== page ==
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What's the 'Opportunity Cost' of Doubling Down on Math?

If you're struggling and disengaged in math class, do you need more math?

My colleague Liana Heitin is grappling with this over at Curriculum Matters, in the wake of a Stanford University study that finds the benefits of enrolling students in a double section of math in middle school peter out after a few years and have no effect on whether the student is likely to complete Algebra I and II on schedule in high school.

Study author and doctoral student Eric Taylor specifically points to the "opportunity cost" of students not having time to take an elective, like physical education, art, or a foreign language. That's even more pertinent considering that doubled classes have been a popular intervention in struggling, resource-strapped schools hoping to boost more of their students over the proficiency benchmark. So, the students plowing through double-dose math classes may have less access to enriching electives in the first place.

The research on doubled classes remains mixed. Some studies have found benefits from test-score gains to better graduation rates. Some have found improved high school class grades, though the Stanford study and other studies have not. In general, the studies seem to agree that more class time without better instruction doesn't do much.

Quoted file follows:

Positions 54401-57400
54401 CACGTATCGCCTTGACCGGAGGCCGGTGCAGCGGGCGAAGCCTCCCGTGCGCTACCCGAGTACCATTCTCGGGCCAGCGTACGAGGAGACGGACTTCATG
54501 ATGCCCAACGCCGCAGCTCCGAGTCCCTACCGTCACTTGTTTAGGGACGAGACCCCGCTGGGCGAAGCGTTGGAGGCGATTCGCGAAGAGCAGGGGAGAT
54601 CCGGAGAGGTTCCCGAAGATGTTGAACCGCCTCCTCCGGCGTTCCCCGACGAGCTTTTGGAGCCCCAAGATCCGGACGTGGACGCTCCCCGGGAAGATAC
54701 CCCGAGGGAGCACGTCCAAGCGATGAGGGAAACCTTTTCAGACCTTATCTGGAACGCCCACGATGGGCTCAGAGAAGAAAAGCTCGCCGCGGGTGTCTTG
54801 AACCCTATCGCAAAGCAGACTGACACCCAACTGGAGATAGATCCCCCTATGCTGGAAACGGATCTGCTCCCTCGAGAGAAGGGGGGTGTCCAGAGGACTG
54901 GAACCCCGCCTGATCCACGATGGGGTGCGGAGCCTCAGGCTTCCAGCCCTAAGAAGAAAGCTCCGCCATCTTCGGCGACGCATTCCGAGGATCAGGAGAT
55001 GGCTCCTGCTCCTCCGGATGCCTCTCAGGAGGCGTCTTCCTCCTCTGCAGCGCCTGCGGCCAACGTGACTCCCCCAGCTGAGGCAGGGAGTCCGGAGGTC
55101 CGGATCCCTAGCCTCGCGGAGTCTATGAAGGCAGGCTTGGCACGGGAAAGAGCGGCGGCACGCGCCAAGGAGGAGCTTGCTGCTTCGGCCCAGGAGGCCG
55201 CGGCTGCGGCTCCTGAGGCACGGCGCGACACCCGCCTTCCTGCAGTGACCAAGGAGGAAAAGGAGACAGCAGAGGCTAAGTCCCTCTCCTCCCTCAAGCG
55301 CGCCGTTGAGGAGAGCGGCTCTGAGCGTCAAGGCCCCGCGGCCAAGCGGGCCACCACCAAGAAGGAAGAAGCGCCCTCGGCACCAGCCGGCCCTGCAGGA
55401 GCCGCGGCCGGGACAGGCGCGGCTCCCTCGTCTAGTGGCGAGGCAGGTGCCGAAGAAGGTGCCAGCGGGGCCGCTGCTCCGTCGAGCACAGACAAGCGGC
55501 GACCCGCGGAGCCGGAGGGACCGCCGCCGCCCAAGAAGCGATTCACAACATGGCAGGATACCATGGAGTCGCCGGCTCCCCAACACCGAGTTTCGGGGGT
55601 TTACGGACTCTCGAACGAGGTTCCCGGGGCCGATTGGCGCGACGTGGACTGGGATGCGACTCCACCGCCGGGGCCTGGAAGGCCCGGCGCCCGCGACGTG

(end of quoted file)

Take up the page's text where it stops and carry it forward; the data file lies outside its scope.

But few of these studies look specifically at what students could have been doing instead of going to marathon math sessions. According to the most recent 2009 National Assessment of Educational Progress high school transcript study, students who completed a "rigorous" curriculum by graduation were more likely to score proficient on the NAEP—and the most common classes missed from that rigorous curriculum were in science and foreign language. The Stanford study specifically finds that students who doubled up on math in 6th grade were less likely to finish two years of foreign language in high school.

The National Center for Education Statistics has included questions on double-dose classes in its 2009 High School Longitudinal Study, with transcript data still being collected. It will be interesting to see how widespread double-dosing has become, and how much the practice affects the rest of students' courseload.

Want more research news? Follow @SarahDSparks on Twitter for the latest studies, and join the conversation.

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